Edgartown selectmen Monday rejected bids for repairs to the barn roof at Katama Farm when all came in well over budget.

In April 2013, voters at the annual town meeting approved spending $40,000 for repairs to the roof of the town-owned barn at the farm, which is leased by the Farm Institute.

The selectmen rejected the bids without discussion.

Though barn roof bids were scrapped, chickens fared well. — Albert O. Fischer

Edgartown procurement officer Jen O’Hanlon told the Gazette later that the town received three bids for the work; the lowest bid came in at $57,600. The next lowest bid was $89,548 and the highest bid was $186,000.

Ms. O’Hanlon said she believed the conservation commission will ask for additional funding for the project at a town meeting in April. If that is approved the project would go out to bid again.

In other business, selectmen heard about plans to use sand from Great Pond to replenish Fuller street beach.

Town dredge advisory committee chairman Howell Kelly said 22,000 cubic yards of sand were dredged from Great Pond in a joint project using the town dredge and the Great Pond Foundation dredge. The plan is to move 1,000 cubic yards of the sand, which Mr. Kelly described as “absolutely pristine,” to Fuller street beach, which been diminished by storms and erosion.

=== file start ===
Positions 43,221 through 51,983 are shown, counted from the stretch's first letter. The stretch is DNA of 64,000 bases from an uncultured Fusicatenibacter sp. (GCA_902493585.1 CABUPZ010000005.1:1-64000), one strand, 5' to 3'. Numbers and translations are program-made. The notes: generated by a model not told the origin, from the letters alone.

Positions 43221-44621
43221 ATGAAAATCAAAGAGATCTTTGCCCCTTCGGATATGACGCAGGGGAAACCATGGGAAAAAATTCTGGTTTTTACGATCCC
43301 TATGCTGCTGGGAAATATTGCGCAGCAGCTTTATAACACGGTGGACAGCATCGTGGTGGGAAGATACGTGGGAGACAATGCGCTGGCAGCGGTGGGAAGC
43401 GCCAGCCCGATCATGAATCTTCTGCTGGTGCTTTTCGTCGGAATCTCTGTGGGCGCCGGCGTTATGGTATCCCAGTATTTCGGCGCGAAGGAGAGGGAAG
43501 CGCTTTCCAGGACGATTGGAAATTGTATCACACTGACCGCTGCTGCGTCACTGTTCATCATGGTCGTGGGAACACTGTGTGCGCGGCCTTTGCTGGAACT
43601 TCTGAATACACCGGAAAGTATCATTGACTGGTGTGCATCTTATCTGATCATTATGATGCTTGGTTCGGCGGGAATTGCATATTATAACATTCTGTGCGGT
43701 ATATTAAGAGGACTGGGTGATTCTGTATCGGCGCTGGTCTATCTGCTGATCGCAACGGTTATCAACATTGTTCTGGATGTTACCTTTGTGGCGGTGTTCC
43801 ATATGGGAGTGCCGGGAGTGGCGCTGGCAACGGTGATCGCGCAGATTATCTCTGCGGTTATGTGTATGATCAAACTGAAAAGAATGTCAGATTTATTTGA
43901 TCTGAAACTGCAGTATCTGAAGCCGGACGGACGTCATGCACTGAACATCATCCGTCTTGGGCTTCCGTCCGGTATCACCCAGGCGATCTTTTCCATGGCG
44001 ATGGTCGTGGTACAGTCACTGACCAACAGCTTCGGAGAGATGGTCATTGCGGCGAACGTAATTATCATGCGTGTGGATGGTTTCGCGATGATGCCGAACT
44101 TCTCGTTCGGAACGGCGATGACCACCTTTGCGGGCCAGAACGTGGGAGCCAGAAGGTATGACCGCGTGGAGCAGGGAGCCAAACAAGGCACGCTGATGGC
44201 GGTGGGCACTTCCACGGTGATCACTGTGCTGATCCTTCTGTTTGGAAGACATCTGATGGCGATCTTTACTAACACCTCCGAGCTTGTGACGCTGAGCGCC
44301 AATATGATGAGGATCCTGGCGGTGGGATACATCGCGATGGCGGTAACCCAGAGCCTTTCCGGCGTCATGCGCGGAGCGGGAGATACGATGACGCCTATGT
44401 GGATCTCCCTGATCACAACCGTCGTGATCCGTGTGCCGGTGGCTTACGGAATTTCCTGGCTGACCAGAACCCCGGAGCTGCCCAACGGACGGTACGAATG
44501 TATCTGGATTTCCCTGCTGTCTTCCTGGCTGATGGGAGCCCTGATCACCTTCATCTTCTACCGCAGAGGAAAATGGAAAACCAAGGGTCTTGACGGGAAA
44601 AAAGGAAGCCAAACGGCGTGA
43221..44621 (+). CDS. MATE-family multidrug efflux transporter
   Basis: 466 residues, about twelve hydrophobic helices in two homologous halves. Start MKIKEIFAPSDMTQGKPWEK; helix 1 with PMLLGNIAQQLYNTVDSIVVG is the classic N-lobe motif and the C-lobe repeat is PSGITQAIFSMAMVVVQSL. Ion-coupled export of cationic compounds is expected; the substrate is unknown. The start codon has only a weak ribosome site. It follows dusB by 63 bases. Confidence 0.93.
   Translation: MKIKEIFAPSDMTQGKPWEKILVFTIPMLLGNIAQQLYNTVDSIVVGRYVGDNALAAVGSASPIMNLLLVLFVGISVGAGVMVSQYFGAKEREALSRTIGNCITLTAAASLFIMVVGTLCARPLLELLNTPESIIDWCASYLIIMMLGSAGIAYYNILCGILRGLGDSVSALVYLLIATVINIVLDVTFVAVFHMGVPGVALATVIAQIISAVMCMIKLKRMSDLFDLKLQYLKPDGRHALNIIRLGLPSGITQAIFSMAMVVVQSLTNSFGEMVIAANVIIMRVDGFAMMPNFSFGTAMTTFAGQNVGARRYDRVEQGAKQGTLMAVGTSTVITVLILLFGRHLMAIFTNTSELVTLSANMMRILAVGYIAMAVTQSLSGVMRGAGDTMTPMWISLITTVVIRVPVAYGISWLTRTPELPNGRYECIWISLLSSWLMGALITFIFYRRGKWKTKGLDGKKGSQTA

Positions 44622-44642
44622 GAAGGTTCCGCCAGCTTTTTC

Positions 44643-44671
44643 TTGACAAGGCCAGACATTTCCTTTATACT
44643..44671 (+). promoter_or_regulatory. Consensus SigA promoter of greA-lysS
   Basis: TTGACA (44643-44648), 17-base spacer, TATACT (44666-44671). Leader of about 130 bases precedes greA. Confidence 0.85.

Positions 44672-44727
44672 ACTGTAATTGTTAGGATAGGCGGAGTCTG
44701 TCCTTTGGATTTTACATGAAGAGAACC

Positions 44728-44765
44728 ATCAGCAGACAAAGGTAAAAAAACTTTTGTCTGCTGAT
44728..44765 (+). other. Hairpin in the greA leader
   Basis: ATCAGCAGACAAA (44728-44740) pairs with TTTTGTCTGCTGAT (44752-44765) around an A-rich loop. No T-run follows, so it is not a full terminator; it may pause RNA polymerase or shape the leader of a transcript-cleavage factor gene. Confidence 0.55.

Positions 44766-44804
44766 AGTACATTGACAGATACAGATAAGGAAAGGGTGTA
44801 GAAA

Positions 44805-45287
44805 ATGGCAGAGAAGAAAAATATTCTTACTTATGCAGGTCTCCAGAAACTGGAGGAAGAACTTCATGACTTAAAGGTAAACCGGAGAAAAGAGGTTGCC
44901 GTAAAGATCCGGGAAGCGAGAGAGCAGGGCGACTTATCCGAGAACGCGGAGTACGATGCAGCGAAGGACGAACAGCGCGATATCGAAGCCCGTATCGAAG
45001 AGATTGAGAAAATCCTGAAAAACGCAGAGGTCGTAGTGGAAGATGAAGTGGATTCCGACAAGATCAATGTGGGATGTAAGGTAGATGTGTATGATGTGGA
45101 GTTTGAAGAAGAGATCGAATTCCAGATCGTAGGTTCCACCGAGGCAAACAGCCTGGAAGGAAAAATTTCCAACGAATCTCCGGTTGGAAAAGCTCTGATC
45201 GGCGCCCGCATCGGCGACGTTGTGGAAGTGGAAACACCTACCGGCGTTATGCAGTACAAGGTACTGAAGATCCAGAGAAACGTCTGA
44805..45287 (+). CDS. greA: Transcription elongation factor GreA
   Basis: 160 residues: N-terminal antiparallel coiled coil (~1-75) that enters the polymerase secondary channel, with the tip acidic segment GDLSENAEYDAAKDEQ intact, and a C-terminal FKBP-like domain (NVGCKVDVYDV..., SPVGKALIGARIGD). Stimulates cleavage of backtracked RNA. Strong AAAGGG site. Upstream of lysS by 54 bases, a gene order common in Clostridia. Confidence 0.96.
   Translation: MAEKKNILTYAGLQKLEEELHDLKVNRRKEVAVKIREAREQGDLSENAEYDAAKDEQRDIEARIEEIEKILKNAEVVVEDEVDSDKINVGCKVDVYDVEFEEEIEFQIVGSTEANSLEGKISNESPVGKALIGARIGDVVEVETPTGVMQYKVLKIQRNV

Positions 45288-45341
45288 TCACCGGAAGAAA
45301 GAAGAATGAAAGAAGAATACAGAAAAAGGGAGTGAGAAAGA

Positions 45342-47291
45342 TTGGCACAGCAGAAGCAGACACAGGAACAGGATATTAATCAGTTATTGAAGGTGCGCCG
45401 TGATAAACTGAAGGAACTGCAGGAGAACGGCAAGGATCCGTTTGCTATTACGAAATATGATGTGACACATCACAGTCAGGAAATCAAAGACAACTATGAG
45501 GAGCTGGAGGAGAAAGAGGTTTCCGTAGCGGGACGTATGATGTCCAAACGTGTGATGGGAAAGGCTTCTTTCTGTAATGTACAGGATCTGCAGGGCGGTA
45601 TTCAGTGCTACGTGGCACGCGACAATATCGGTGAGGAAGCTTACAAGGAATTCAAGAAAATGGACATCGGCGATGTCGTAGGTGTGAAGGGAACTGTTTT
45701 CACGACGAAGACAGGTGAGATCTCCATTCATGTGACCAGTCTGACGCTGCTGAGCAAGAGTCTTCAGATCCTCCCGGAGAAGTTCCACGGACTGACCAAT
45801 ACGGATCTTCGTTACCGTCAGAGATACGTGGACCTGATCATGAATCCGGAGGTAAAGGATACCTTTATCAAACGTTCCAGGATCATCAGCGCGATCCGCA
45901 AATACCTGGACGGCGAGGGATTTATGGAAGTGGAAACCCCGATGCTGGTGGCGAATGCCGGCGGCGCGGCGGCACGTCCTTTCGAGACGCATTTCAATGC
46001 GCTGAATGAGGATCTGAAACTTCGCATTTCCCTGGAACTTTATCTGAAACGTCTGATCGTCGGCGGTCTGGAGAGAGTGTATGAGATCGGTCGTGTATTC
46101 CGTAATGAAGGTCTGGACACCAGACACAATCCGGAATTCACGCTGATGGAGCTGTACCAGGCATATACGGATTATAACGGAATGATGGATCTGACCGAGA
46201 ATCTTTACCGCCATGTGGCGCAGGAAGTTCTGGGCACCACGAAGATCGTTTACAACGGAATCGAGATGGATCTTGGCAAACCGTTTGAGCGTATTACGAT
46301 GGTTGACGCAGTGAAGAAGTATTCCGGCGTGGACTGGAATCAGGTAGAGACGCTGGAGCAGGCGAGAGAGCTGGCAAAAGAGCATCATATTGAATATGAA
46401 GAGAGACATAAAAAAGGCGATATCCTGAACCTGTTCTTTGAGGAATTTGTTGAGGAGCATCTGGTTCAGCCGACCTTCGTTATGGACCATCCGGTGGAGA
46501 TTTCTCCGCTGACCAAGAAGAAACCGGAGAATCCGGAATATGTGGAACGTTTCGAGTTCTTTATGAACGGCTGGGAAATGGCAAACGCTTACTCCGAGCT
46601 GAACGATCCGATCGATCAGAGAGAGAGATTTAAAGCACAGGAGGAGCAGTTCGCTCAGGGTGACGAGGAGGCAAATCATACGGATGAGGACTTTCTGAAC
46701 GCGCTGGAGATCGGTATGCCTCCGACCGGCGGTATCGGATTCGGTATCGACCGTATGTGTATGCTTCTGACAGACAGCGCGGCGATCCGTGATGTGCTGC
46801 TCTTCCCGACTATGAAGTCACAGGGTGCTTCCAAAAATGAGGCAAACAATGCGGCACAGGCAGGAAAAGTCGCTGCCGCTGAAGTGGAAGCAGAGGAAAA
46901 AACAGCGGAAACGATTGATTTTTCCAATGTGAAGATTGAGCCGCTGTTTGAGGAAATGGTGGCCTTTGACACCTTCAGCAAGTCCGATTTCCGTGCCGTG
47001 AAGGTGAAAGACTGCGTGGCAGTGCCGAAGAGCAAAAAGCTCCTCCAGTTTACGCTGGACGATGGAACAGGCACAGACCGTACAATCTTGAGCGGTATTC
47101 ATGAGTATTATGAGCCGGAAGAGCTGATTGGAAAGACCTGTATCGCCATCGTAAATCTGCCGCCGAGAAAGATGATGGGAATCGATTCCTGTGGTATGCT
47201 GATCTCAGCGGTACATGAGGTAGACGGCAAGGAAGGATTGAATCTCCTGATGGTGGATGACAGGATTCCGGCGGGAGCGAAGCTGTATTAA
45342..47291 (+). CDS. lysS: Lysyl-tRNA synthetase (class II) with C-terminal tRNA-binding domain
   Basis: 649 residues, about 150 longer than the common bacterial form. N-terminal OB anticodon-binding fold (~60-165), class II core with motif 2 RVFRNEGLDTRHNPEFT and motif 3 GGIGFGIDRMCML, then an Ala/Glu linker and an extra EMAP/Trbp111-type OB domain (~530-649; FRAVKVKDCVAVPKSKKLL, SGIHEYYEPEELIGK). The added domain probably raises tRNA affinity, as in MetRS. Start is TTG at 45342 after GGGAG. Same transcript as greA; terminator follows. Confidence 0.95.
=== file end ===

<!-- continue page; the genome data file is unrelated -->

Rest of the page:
The selectmen gave approval for the dredge committee to ask the Crackatuxet Trust and Herring Creek Farm for permission to move the sand across the private property.

Animal control officer Barbara Prada gave her quarterly report to the selectmen, including a year-end wrap of the number of animal calls and a farm census.

Ms. Prada said she received 870 dog calls in 2013, and 212 calls about cats. A total of $770 in impound fees were paid to the town treasurer, while 14 dog bites and one cat bite were reported. May was the busiest month, with 213 reported animal incidents.

The farm census showed 86 cattle, 13 goats, 30 rabbits, three llamas, five alpacas, 97 sheep, 79 equines (24 are miniature horses) and 1,609 chickens.

“I didn’t realize we had that many chickens in Edgartown,” selectman Art Smadbeck said.